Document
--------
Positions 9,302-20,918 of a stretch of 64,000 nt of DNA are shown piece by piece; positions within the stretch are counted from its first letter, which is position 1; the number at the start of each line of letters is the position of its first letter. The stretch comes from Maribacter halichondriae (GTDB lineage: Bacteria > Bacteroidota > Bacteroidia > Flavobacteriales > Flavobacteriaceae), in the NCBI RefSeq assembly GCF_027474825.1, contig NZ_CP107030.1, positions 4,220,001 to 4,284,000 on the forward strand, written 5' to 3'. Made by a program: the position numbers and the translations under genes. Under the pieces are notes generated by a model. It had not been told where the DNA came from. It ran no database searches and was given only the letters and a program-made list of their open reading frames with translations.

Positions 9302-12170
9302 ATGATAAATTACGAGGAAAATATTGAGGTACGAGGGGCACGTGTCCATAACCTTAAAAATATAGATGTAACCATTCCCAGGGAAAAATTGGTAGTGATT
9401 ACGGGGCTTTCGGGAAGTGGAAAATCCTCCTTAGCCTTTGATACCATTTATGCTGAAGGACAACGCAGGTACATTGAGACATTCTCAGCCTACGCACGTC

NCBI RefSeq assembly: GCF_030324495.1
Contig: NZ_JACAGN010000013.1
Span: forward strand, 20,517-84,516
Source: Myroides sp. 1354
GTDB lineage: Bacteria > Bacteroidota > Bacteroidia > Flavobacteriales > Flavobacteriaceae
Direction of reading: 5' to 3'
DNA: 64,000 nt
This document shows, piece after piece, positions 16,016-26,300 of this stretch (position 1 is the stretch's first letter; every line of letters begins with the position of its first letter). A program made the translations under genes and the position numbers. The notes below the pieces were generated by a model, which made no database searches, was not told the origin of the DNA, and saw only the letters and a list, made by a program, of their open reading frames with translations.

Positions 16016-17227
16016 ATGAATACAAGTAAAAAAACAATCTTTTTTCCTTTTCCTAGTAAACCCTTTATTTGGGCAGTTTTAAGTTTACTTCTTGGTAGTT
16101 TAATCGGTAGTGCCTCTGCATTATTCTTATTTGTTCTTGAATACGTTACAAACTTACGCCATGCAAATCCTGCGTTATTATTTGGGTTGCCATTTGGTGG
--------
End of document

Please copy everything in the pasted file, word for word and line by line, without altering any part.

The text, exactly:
Positions 9,302-20,918 of a stretch of 64,000 nt of DNA are shown piece by piece; positions within the stretch are counted from its first letter, which is position 1; the number at the start of each line of letters is the position of its first letter. The stretch comes from Maribacter halichondriae (GTDB lineage: Bacteria > Bacteroidota > Bacteroidia > Flavobacteriales > Flavobacteriaceae), in the NCBI RefSeq assembly GCF_027474825.1, contig NZ_CP107030.1, positions 4,220,001 to 4,284,000 on the forward strand, written 5' to 3'. Made by a program: the position numbers and the translations under genes. Under the pieces are notes generated by a model. It had not been told where the DNA came from. It ran no database searches and was given only the letters and a program-made list of their open reading frames with translations.

Positions 9302-12170
9302 ATGATAAATTACGAGGAAAATATTGAGGTACGAGGGGCACGTGTCCATAACCTTAAAAATATAGATGTAACCATTCCCAGGGAAAAATTGGTAGTGATT
9401 ACGGGGCTTTCGGGAAGTGGAAAATCCTCCTTAGCCTTTGATACCATTTATGCTGAAGGACAACGCAGGTACATTGAGACATTCTCAGCCTACGCACGTC

NCBI RefSeq assembly: GCF_030324495.1
Contig: NZ_JACAGN010000013.1
Span: forward strand, 20,517-84,516
Source: Myroides sp. 1354
GTDB lineage: Bacteria > Bacteroidota > Bacteroidia > Flavobacteriales > Flavobacteriaceae
Direction of reading: 5' to 3'
DNA: 64,000 nt
This document shows, piece after piece, positions 16,016-26,300 of this stretch (position 1 is the stretch's first letter; every line of letters begins with the position of its first letter). A program made the translations under genes and the position numbers. The notes below the pieces were generated by a model, which made no database searches, was not told the origin of the DNA, and saw only the letters and a list, made by a program, of their open reading frames with translations.

Positions 16016-17227
16016 ATGAATACAAGTAAAAAAACAATCTTTTTTCCTTTTCCTAGTAAACCCTTTATTTGGGCAGTTTTAAGTTTACTTCTTGGTAGTT
16101 TAATCGGTAGTGCCTCTGCATTATTCTTATTTGTTCTTGAATACGTTACAAACTTACGCCATGCAAATCCTGCGTTATTATTTGGGTTGCCATTTGGTGG